What will it be like to fly with British Airways in the future if the airline succeeds in cutting cabin crew costs at Heathrow? That's the pressing question for those of us on the outside looking in, even if most commentators have been waylaid by the scrap between BA's management and Unite, the crew's trade union.
BA says it must take action to stem its losses – the latest figures, for the nine months to 31 December 2009, show an operating loss of £86m. With check-in and baggage handling now comprehensively automated, the company has set its sights on the majority of its 13,400-strong cabin crew, aiming to save £140m by reducing their numbers, freezing pay for two years from 2010, and offering recruits and newly promoted staff less favourable terms.
BA says the changes will not diminish its service, pointing out that the new regime has been in place for some time at Gatwick, where 1,200 of its cabin crew are based. Yet piling extra tasks on a less-rewarded and depleted workforce riven by pay disparity never does much to boost morale and often has a detrimental impact on quality. Given that BA makes its real money in the business and first-class cabins, it's likely that any cuts will be felt most sharply in economy by the ordinary Joe.
BA management moved to cut crew on its Worldwide and Eurofleet flights last November and December – an action that was viewed by the union as a change of existing contracts but was upheld for the company by the High Court last month.
One crew member told me that new working patterns have already had an adverse impact, saying: "On a recent flight to Brussels we had eight passengers in Club Europe and 120 in Euro Traveller. Due to new crew levels, we only had three crew so some passengers didn't get a drink or snack, which they pay for in the ticket and is what sets us apart from low-cost carriers.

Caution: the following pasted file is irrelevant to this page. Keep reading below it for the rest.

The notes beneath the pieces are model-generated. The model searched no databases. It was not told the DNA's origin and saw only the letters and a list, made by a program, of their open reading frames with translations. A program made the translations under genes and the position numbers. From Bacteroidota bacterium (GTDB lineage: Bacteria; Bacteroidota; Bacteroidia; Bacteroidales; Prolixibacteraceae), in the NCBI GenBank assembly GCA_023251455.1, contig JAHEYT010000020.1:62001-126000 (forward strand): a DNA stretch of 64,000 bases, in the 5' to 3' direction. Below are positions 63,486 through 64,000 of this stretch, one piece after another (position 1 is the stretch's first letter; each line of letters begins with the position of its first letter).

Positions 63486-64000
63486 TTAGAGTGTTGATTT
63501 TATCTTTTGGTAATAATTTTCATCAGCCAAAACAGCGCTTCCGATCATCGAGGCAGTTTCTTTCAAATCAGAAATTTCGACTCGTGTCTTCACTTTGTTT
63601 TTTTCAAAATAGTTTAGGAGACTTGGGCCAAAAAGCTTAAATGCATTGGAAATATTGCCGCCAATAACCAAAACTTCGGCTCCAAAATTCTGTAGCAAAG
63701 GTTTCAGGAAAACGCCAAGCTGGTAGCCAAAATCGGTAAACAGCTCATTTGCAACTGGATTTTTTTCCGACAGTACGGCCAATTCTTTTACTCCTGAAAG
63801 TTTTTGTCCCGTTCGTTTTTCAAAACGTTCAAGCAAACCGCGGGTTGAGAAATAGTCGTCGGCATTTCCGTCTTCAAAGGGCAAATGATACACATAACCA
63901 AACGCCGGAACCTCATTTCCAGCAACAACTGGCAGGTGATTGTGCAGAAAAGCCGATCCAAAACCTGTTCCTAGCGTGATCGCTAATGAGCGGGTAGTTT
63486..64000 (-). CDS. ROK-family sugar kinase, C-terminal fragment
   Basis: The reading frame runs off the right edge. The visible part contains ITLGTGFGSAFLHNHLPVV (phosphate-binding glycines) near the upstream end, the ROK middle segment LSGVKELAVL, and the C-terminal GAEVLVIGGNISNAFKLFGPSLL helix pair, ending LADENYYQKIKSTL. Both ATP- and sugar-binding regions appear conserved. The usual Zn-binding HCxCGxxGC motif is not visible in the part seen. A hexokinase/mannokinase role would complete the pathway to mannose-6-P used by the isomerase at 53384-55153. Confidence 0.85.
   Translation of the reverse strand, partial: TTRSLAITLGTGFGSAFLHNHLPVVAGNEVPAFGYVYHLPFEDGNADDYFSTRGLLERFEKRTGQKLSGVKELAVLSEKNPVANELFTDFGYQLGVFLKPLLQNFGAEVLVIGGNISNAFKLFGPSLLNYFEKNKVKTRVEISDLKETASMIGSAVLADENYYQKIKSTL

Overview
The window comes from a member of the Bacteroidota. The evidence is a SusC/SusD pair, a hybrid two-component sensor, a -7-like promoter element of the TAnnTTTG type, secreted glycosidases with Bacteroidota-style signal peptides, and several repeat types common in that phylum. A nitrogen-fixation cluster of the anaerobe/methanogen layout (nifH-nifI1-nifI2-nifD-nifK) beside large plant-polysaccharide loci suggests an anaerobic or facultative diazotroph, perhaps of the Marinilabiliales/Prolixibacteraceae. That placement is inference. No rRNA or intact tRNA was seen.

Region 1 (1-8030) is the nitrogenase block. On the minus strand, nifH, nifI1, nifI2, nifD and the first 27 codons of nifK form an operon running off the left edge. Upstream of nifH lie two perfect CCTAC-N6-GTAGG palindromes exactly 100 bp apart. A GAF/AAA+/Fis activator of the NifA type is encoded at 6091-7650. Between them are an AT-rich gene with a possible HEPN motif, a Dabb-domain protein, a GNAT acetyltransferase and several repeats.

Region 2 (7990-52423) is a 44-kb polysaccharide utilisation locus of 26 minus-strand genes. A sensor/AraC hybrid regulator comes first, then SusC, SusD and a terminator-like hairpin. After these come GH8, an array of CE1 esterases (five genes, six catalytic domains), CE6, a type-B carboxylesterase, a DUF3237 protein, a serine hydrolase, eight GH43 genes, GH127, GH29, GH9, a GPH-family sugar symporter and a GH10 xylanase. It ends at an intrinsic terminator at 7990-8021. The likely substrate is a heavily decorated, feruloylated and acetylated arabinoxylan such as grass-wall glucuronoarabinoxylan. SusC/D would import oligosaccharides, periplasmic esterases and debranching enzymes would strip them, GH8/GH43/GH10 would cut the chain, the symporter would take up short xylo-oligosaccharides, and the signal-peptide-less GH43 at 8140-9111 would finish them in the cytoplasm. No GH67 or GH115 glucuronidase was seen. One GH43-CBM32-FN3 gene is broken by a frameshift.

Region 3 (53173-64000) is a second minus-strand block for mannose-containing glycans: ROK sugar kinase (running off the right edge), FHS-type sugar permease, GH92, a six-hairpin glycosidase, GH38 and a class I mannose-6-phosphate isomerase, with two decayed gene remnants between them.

"We ran out of time and 42 passengers had to go without. We also didn't have time to clear out the majority of rubbish, which isn't safe because if we'd had to evacuate, people could trip over their rubbish."
In response, BA maintains that it "hasn't seen a significant response of this type across the airline".
BA and its cabin crew are mired in what appears to be a deeply political dispute. Unite claims to have offered savings amounting to more than £100m; BA says the union's figures don't add up. Meanwhile, crew members remain aggrieved – by obtaining a court injunction BA has merely triggered a second huge vote in favour of industrial action. If the crew is to act, Unite must announce any strike dates by 15 March to comply with the law. So if you're due to fly with BA, you'll soon know if you'll be caught in the crossfire.
But are these cuts the thin end of the wedge? If BA faces down cabin crew at Heathrow, breaking the strongest unionised section of its workforce, it would surely become easier to impose more changes in the future.
The airline cites stiff competition from its no-frills rivals as driving the need for change, but its reputation for delivering a quality service is what persuades many to choose the airline over those carriers. Passengers and crew have more common ground than might at first appear.
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